This new definition of Social Enterprise opens the door very wide. Huckfield believes that this is the first time ‘Social Enterprise’ has been defined in this way.

“Teach Yourself Lansley”

Huckfield is reminded of a previous definition of ‘Social Enterprise’ and is grateful to the Guardian’s signposting on Thursday 02 March 2012 to John Lister’s ““Teach Yourself Lansley”“. This defined ‘Social Enterprise’ as follows:

“Social enterprise: (oxymoronic noun) interim nonprofit private provider paving the way for proper private takeover”

After this definition of ‘Social Enterprise’ in these Regulations, Social Enterprise won’t just be oxymoronic.

There is a real risk that for many in the media and wider public ‘Social Enterprise’ becomes a euphemism encompassing structures ranging from private companies and multinationals with a progressive Corporate Social Responsibility policy to local community structures whose main purpose is changing lifestyles and communities.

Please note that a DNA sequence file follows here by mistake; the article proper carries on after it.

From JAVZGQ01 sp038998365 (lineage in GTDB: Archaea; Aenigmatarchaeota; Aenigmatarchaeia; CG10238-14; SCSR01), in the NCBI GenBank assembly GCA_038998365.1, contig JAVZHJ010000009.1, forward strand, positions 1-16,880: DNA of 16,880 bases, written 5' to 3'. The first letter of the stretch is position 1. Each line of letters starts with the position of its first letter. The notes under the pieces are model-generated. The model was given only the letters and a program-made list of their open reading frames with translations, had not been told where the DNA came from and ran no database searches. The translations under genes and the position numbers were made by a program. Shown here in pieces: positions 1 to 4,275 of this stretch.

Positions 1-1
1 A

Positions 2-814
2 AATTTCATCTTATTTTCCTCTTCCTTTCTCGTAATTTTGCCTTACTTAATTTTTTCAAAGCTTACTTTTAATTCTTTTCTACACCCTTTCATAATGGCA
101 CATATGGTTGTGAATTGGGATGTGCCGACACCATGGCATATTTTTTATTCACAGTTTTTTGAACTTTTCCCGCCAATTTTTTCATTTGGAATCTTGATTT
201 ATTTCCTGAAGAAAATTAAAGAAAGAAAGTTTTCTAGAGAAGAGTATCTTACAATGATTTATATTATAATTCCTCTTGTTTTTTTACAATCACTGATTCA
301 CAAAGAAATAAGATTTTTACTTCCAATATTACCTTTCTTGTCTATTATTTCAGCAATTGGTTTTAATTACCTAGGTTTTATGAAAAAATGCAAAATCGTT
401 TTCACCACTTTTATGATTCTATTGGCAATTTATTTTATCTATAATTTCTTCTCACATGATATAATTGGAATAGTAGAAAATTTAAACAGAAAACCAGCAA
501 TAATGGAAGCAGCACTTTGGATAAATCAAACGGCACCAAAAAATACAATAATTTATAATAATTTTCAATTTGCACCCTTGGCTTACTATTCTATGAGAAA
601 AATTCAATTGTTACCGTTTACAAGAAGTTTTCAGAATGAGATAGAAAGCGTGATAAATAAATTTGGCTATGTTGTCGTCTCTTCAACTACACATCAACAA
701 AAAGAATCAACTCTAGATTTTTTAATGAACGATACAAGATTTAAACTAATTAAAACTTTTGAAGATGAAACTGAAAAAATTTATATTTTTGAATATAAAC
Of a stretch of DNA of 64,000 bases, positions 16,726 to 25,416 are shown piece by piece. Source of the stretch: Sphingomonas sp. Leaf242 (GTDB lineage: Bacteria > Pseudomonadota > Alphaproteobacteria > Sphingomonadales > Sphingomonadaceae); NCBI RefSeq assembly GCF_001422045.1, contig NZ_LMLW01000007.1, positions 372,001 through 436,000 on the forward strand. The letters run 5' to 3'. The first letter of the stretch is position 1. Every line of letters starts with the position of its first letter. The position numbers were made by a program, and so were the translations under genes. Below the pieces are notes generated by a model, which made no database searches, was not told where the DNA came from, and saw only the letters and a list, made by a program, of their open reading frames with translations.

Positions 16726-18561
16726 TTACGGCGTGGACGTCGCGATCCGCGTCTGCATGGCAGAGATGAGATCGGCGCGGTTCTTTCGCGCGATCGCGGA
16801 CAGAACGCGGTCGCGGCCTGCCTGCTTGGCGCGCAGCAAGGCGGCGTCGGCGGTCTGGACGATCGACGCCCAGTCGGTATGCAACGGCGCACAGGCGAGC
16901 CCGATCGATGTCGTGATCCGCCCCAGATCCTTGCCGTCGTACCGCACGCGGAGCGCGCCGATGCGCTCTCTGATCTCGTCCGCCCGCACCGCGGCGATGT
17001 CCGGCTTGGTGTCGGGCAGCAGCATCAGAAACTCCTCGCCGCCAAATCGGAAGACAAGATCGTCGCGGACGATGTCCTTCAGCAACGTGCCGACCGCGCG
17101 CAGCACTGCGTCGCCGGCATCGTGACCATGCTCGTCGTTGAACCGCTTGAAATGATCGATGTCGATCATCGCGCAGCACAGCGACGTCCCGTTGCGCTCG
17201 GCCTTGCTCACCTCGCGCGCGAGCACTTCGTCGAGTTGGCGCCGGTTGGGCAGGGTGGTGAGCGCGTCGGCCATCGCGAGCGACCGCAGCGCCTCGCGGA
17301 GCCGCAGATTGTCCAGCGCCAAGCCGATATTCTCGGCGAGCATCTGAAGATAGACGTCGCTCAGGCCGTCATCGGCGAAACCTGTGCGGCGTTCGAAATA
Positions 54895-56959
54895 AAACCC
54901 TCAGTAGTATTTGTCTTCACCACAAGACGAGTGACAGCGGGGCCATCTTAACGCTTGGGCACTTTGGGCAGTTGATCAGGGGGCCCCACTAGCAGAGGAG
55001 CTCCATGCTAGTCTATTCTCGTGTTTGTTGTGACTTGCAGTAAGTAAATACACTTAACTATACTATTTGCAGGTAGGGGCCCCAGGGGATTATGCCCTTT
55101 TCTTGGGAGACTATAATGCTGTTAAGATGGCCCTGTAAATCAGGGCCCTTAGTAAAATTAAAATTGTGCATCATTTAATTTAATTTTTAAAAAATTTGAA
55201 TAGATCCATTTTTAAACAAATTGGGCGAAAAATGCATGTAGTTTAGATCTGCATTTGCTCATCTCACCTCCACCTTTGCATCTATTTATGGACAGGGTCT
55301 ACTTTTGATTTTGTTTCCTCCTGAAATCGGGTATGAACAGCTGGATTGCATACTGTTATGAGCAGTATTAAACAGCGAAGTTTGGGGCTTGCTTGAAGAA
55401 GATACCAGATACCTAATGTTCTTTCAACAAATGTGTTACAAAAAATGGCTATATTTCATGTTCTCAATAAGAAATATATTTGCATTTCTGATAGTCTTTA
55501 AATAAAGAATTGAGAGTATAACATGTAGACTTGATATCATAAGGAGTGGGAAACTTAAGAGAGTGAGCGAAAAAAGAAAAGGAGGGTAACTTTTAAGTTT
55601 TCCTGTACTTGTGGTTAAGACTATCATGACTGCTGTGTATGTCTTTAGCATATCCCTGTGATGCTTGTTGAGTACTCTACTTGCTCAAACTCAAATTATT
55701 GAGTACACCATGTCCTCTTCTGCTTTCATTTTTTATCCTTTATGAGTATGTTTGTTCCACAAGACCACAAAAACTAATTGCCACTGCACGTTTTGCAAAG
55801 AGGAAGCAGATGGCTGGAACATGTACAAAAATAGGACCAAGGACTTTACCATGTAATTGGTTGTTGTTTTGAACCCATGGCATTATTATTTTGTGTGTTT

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The Social Enterprise UK Badge

The difficulty for Social Enterprise UK may be that the Criteria for its Membership Badge don’t appear very different:

  • “Our business has a clear social or environmental mission that is set out in its governing documents
  • We are an independent business and we earn more than half of our income through trading (or we are working towards this)

  • We are controlled or owned in the interests of our social mission

  • We reinvest or give away at least half our profits or surpluses towards our social purpose

  • We are transparent about how we operate and the impact that we have”